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Recent actions by California’s Department of Pesticide Regulation regarding pesticide use near schools throughout the state, the subject of major research studies published in 2014-15, require response.

The heavy use of agricultural pesticide near Monterey County schools and the disproportionate exposure of Latino schoolchildren has been documented for many years in the Salinas Valley by CHAMACOS studies and most recently (2014) by the massive California Environmental Health Tracking Program “Agricultural Pesticide Use Near Public Schools.”

It is of particular concern not only for the fact that children of school age but also younger children, babies and fetuses are extraordinarily susceptible to permanent toxic damage at even low doses of these poisons. About 90 percent of the affected families are Latinos who work as farm laborers, live near the farms and send their children to schools adjacent to treated fields. The major problems of respiratory illnesses, cancers, developmental delays and neurological and endocrine disorders are documented in the above cited studies as well as numerous others. These are civil rights violations of ongoing harm perpetuated on a major segment of the population of this county. And it is environmental racism.

DPR’s statement is attractive but false.

homepage_bannerThe token, tiny adjustments in regulations in spite of major harm to humans, particularly to children, by commonly used agricultural pesticides is an outrage.

For real protection of human health and the environment, a buffer zone of 1 mile needs to be adopted to protect schools, homes and businesses; the present 100 – 400 foot buffer zones now approved in Monterey County are totally inadequate given the unpredictability and toxicity of pesticide drift.

Local air monitoring tests validate this statement but there are only two monitors, and just one at a school. That’s an unacceptable and misleading illusion of adequate drift monitoring.

In addition, schools and communities located near fields in which pesticide application is a year-round activity need to be given at least one full week notification of a permitted application for use of any pesticide. Already compromised children and their families may not be able to evacuate the area because of financial and child care problems but teachers, staff and parents can keep children indoors to avoid greater damage from repeated exposures.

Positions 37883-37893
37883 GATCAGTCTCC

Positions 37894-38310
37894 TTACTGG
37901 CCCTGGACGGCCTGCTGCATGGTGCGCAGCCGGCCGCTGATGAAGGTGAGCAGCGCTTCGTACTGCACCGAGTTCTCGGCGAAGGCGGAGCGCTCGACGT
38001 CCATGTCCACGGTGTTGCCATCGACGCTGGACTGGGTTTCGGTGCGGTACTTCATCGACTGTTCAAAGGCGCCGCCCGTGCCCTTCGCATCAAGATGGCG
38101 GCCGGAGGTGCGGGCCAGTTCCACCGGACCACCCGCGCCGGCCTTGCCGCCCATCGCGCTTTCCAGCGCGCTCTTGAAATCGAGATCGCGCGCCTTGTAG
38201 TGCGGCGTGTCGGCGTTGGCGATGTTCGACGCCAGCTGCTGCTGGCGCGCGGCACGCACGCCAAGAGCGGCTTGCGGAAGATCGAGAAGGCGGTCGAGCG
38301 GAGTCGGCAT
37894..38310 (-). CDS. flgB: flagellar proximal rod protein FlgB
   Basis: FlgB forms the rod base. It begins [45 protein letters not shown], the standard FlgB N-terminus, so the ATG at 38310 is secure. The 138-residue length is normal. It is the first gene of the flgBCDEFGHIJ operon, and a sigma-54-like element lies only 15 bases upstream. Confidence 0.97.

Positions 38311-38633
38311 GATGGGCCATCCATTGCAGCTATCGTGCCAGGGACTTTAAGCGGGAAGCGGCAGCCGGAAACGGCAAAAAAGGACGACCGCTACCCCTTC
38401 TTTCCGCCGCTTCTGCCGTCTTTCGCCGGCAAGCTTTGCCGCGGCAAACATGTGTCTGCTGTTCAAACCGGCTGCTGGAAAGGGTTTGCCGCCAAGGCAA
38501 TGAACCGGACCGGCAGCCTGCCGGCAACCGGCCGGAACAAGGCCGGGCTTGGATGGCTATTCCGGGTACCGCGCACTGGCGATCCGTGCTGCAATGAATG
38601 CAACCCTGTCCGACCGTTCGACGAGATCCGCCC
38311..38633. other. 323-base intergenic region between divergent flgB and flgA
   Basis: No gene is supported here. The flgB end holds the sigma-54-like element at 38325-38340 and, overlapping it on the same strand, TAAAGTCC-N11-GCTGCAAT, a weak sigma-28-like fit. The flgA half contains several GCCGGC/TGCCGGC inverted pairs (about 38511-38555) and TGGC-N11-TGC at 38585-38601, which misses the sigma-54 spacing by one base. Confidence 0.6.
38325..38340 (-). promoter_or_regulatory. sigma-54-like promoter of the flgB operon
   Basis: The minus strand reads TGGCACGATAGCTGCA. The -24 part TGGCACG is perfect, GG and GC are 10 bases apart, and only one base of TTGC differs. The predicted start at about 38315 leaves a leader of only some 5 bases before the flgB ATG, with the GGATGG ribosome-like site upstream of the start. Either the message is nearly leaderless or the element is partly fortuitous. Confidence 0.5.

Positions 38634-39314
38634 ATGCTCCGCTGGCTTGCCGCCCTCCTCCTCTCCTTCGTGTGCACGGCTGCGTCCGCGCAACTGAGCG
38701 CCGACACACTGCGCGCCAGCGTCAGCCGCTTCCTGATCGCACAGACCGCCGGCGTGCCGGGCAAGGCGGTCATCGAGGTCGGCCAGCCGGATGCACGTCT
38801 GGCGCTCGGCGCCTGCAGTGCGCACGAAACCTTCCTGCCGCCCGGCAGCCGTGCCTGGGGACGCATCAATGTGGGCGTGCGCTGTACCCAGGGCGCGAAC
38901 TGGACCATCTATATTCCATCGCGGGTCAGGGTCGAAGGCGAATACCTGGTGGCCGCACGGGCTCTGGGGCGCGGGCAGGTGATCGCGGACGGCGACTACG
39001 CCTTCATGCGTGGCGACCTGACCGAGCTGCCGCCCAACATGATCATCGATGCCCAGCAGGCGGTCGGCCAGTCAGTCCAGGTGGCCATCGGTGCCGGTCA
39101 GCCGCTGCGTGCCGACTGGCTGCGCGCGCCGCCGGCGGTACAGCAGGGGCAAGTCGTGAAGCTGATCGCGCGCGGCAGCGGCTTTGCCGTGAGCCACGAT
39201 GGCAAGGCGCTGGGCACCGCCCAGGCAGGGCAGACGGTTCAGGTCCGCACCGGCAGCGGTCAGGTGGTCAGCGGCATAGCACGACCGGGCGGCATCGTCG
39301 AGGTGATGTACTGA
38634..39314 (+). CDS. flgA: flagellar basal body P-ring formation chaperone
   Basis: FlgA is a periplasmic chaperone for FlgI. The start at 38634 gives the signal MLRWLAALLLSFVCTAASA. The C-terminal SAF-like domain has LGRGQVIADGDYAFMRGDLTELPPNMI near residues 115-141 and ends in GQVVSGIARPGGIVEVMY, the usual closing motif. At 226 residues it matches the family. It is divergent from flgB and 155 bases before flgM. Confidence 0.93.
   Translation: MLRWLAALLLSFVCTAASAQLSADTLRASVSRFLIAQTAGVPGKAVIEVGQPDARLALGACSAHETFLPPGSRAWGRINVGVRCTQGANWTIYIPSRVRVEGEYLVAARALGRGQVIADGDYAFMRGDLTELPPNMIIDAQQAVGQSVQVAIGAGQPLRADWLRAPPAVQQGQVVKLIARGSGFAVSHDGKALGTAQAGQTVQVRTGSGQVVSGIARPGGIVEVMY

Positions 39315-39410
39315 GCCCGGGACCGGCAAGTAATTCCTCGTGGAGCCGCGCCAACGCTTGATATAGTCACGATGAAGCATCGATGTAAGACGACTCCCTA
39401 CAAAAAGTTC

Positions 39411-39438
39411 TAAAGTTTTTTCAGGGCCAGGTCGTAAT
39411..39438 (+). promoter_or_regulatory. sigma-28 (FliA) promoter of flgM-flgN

DPR recently closed its reevaluation of toxic chlorpyrifos by changing its designation from an unrestricted use category to “restricted,” which has little practical effect. In 2014, some 3,100 applications were made in California for use of “restricted use” pesticides. Of those, 99.6% were approved by county agricultural commissioners.

And how did these dangerous chemicals slip through without adequate scrutiny when they first came before this regulatory agency? Because, as with most industry-developed chemicals/drugs and processes, regulatory agencies usually accept the manufacturer’s in-house scientists’ studies without independent review or careful analysis. This DPR announcement regarding chlorpyrifos came just after the long overdue U.S. Environmental Protection Agency press release about considering an outright ban on chlorpyrifos due to its presence in waterways across the country. Wouldn’t that cause a red flag for DPR? Apparently not. The public will continue to be exposed to multiple poisonous chemicals, the sterilized soil will receive tons of industrial fertilizers so plants can get some nutrients, and the food that is grown will get antifungals, weed-killers and numerous topical pesticides throughout the growing period before harvesting for our tables.

Some of us have a problem with this; it’s not the health of the earth or its inhabitants that benefits from these insane agricultural practices but the giants of commerce who are doing very well indeed.

California’s taxpayers need to tell the DPR to devote significant resources and attention to reducing the use of and phasing out of soil fumigants and other high toxicity, drift-prone pesticides and to helping farmers with resources to assist with the transition to effective and practices that have been shown to be far safer. That’s what we pay this agency to do. Right?

The priority is the health, education and welfare of all our children, their families and our earth; it should be DPR’s priority, too.

Erickson is a member of the Safe Strawberry Monterey County Working Group.


Must reading for those who care about carcinogens in the air

Strawberry fieldThe Center for Investigative Reporting produced a powerful series last week about the state Department of Pesticide Regulation for several years allowed the California strawberry industry to use much, much more fumigant than the state limits, largely because Dow Chemical essentially insisted on it. (In fairness, it should be noted that the Monterey County Weekly has produced some fine work on pesticides in the strawberry industry)

One of the main areas where excess tonnage of pesticides (that’s right, tonnage) was Monterey County. The result, according to the Center for Investigative Reporting, has been excessive levels of potential toxic chemical in the area above portions of the Salinas Valley, especially in East Salinas.

Remember when all hell broke loose on the Peninsula when the state started spraying a nearly benign pheromone in order to control the light brown apple moth? There were town hall meetings and demonstrations and City Council resolutions. I wonder now what the reaction will be to what could be a significantly more dangerous situation in Salinas.